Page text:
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The Jolly Roger Flag

Crossbones Pirate Adventure Game

The Jolly Roger Flag


Many notorious pirates were known to fly a Jolly Roger pirate flag during the Golden Age of Piracy; in many cases, the flag was raised as a form of psychological warfare just prior to attack to instill fear and sometimes uncontested surrender of an enemy ship. The Jolly Roger flags varied among pirates; although, the flags typically contained some version of a skull and crossbones displayed on a red or black flag. The name Jolly Roger most likely came from a slang pronunciation of the French name "Jolie Rogue" for the red flag... translated to "pretty red" to describe the bloody banners flown by early privateers. The skull and crossbones commonly displayed on pirate flags likely came from the typical notation found in a Captain's log to indicate the demise of a fellow shipmate.

Pirates were often known to fly false colors (raising the national flag of the ship they approached to appear friendly) and to misrepresent their intent to attack...which is now accountable for the phrase used by suspecting Captains who would shout..."show your colours"...secretly hoping they would not see the infamous skull and crossbones hoisted in the air...better known as flying the Jolly Roger.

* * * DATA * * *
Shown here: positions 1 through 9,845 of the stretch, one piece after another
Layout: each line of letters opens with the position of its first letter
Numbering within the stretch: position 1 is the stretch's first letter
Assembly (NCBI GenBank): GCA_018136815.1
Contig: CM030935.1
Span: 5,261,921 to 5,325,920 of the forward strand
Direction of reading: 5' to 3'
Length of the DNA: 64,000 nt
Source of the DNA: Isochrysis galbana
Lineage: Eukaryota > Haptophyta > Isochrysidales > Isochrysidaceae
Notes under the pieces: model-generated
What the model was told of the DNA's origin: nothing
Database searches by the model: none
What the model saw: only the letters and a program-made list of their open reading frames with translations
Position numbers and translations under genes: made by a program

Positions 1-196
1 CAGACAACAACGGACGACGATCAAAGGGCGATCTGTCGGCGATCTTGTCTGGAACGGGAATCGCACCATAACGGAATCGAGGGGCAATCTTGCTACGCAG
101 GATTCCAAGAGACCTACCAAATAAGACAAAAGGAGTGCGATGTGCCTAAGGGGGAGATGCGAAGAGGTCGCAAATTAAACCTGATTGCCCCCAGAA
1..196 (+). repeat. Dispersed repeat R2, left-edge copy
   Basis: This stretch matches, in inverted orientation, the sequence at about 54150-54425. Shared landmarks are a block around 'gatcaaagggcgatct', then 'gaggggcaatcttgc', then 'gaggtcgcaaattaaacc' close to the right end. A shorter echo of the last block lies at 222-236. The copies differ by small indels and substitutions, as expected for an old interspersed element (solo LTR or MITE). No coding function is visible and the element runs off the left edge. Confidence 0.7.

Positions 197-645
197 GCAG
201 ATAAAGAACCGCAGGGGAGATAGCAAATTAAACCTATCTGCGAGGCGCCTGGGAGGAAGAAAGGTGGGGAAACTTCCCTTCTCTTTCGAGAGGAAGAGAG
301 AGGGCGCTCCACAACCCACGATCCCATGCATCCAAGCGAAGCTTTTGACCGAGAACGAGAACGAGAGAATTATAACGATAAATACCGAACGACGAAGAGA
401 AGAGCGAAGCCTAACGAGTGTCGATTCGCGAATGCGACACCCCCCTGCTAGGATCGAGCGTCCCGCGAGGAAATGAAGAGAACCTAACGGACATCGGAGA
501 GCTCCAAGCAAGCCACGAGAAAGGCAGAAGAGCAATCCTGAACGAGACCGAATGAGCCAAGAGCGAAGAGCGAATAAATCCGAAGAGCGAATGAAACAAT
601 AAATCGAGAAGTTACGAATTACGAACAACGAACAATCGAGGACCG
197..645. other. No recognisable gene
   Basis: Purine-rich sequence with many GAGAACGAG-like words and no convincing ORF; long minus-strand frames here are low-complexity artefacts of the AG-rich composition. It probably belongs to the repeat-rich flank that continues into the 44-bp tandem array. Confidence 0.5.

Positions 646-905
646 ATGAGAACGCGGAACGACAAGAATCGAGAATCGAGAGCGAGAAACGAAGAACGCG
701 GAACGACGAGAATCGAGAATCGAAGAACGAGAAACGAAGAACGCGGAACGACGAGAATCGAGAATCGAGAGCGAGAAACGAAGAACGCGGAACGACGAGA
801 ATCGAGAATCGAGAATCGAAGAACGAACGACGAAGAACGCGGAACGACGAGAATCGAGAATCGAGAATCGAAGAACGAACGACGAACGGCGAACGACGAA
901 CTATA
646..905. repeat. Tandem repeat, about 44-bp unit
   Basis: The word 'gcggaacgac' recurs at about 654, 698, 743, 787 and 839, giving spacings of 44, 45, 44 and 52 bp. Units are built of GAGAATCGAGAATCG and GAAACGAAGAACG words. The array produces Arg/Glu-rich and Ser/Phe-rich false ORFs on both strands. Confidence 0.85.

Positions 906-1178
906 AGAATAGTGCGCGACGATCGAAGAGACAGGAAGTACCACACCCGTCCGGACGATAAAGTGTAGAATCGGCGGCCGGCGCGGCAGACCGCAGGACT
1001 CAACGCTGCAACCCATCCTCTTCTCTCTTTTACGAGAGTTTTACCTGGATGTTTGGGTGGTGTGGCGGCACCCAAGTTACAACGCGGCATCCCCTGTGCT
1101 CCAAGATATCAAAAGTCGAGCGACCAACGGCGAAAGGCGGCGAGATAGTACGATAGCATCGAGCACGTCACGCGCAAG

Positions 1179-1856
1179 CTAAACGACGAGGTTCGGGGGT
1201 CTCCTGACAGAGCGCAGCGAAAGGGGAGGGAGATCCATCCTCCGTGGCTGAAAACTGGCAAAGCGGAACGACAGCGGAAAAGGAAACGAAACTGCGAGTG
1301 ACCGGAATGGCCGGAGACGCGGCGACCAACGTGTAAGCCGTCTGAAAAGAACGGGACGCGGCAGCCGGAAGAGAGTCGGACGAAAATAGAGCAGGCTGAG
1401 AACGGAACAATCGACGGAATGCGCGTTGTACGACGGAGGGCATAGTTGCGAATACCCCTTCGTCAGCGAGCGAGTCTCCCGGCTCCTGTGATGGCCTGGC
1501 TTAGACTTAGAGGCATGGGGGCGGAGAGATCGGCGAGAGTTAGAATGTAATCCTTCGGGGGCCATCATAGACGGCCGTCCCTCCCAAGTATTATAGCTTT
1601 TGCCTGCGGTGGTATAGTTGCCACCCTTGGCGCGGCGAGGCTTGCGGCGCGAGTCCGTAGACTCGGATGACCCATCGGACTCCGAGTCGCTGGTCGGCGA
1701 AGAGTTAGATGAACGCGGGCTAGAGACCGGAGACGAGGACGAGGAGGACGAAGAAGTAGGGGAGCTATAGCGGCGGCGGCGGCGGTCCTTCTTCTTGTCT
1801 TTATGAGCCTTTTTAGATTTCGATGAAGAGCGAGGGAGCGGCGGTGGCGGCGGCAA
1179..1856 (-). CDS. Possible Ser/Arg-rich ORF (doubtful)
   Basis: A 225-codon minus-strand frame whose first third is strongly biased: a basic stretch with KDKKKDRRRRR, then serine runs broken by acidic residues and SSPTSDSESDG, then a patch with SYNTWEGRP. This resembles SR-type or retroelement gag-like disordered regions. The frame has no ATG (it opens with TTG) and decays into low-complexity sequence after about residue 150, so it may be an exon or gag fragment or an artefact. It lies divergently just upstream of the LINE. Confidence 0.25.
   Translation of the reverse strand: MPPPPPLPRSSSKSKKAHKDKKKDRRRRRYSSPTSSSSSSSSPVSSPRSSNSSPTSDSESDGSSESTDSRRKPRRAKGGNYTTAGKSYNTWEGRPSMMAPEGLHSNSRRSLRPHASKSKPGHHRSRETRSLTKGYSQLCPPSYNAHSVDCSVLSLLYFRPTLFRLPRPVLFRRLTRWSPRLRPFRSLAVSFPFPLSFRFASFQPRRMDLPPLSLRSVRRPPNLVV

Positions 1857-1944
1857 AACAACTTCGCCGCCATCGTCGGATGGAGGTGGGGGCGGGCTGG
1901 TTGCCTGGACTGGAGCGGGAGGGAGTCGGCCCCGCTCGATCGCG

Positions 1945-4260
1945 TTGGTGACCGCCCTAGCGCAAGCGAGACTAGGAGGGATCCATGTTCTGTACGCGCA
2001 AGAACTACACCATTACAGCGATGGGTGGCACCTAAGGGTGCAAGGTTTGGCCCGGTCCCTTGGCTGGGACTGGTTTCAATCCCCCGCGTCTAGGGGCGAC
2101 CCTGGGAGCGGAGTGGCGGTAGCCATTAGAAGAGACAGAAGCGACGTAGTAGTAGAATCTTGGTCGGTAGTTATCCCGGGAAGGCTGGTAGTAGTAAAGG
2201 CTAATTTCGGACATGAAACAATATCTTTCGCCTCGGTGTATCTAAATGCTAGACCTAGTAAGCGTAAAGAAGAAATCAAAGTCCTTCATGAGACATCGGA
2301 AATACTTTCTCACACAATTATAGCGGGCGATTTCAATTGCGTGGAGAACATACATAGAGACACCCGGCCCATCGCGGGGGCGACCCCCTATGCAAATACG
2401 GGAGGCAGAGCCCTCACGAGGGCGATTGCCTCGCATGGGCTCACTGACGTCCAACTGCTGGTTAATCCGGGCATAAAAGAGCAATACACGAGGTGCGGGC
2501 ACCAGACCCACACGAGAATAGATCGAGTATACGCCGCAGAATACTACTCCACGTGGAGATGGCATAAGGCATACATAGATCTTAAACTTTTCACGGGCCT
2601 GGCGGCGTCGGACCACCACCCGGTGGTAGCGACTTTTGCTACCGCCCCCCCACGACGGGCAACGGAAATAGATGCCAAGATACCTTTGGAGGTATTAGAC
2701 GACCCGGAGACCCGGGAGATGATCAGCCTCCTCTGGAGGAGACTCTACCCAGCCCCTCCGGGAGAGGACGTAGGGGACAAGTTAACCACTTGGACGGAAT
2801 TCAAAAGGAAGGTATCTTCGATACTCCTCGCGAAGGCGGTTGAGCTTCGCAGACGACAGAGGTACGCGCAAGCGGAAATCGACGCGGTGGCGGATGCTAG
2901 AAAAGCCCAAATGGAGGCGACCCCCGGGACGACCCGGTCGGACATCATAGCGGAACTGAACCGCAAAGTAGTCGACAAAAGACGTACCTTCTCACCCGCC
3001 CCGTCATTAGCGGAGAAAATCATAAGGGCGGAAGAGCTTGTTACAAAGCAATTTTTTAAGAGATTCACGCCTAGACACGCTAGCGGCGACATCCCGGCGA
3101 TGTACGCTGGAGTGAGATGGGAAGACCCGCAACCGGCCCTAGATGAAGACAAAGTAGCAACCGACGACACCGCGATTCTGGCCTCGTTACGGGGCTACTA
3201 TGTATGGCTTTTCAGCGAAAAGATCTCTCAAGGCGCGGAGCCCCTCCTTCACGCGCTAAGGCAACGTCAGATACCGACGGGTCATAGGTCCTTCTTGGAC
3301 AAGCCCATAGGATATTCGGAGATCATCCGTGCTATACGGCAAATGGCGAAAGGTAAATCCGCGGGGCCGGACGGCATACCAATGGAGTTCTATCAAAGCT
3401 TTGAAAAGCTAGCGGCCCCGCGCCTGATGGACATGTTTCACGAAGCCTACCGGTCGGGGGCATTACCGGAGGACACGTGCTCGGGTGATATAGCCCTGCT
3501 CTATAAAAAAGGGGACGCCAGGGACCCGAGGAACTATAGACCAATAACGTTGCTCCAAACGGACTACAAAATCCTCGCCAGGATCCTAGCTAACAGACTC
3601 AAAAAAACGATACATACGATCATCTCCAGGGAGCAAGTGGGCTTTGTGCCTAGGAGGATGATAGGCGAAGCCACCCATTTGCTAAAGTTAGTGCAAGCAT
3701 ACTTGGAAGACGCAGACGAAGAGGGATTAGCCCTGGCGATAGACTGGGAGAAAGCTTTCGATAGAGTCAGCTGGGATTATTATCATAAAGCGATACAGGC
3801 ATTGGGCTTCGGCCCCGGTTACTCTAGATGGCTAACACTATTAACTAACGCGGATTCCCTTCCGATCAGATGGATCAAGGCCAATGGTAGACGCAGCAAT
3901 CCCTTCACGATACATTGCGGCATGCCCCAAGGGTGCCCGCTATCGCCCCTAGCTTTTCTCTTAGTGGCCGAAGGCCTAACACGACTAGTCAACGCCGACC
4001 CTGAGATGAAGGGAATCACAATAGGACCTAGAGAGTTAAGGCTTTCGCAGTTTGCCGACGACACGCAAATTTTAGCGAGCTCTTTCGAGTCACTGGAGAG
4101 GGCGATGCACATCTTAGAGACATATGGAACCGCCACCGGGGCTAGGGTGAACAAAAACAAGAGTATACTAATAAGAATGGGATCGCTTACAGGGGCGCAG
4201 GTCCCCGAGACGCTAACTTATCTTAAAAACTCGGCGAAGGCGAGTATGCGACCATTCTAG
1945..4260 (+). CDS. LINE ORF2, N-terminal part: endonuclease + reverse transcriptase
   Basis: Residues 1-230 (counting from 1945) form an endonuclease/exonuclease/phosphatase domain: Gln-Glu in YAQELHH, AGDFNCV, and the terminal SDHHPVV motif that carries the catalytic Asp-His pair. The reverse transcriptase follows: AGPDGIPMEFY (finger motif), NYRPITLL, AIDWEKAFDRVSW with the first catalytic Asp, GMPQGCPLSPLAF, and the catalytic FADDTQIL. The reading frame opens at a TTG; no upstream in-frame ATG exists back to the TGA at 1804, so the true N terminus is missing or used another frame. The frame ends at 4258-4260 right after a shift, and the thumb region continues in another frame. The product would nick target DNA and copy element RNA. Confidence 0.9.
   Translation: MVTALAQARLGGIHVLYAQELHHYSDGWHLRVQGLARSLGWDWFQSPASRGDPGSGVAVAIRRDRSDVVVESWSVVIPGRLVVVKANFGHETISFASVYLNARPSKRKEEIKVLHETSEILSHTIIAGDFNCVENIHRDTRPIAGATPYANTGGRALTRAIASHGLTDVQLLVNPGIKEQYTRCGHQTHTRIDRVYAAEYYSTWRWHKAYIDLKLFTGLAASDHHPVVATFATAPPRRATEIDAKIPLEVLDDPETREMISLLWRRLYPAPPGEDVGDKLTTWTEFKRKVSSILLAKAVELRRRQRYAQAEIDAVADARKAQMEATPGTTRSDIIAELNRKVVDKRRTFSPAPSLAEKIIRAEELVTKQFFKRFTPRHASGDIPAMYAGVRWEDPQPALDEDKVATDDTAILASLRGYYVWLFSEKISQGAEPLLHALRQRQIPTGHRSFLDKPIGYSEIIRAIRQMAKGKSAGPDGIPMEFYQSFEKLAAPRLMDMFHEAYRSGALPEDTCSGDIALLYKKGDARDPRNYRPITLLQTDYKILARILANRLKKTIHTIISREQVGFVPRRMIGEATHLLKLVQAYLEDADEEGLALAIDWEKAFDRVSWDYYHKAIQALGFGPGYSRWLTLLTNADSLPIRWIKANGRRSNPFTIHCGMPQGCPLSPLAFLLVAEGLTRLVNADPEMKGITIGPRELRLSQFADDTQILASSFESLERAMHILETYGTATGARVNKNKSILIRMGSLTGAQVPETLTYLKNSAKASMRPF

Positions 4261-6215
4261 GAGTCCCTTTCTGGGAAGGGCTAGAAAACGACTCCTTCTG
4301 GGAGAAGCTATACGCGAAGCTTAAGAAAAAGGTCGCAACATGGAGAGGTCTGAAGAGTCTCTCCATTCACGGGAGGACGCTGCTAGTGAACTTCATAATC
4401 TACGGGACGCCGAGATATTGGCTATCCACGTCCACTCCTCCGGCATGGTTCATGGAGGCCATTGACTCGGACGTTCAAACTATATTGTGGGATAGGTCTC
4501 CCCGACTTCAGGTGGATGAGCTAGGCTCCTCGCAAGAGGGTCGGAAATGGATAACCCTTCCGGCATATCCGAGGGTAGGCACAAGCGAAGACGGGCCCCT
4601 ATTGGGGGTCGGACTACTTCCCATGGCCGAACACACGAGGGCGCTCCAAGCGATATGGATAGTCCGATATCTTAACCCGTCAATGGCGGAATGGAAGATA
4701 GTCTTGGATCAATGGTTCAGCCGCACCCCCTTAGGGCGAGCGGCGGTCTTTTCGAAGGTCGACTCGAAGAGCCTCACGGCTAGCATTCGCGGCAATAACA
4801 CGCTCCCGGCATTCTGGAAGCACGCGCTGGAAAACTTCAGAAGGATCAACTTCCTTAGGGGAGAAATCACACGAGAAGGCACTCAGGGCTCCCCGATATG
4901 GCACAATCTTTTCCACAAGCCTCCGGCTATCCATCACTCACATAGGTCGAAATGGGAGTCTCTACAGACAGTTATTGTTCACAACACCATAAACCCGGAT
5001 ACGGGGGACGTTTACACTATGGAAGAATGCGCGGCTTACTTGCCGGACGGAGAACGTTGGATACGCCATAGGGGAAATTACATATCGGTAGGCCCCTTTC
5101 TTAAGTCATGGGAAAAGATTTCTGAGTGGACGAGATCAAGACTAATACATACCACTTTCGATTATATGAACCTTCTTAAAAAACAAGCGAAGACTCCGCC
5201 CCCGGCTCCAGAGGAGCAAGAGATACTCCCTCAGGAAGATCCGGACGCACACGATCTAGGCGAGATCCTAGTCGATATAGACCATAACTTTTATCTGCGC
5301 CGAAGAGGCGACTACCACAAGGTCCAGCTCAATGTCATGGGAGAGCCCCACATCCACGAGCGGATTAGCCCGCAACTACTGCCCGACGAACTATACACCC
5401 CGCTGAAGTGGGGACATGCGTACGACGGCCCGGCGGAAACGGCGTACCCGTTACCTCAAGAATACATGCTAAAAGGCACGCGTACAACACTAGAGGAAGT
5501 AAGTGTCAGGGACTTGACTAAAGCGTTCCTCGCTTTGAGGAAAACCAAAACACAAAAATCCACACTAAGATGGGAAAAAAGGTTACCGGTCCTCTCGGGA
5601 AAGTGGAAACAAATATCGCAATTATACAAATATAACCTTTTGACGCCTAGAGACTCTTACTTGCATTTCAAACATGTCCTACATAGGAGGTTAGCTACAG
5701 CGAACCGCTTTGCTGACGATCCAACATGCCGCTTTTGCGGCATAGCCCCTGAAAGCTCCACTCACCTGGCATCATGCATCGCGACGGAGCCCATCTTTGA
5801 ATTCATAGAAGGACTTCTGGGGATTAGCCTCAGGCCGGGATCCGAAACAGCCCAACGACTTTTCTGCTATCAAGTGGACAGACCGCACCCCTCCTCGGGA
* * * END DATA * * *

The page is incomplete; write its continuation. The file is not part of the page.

Emanuel Wynn, a French pirate, is often considered one of the first pirates to fly the now familiar form of the Jolly Roger flag. His flag contained a skull and crossbones along with an hourglass symbol (a common addition to pirate flags) to convey a message that a timely surrender was expected...or else...the defending captain and crew should expect the worse consequence!

The Jolly Roger flags shown below were in use circa 1694 to 1724


 
Henry Every Pirate Flag Emanuel Wynn Pirate Flag Blackbeard Pirate Flag
Henry Every Pirate Flag
c. 1694
Emanuel Wynn Pirate Flag
c. 1700
Blackbeard Pirate Flag
c. 1716 to 1718
     
Stede Bonnet Pirate Flag Edward England Pirate Flag Richard Worley Pirate Flag
Stede Bonnet Pirate Flag
c. 1717
Edward England Pirate Flag
c. 1717 to 1720
Richard Worley Pirate Flag
c. 1718 to 1719
     
Christopher Condent Pirate Flag Jack Rackham Pirate Flag Bartholomew Roberts Pirate Flag
Christopher Condent Pirate Flag
c. 1718 to 1720
Jack Rackham Pirate Flag
c. 1720
Bartholomew Roberts Pirate Flag
c. 1722


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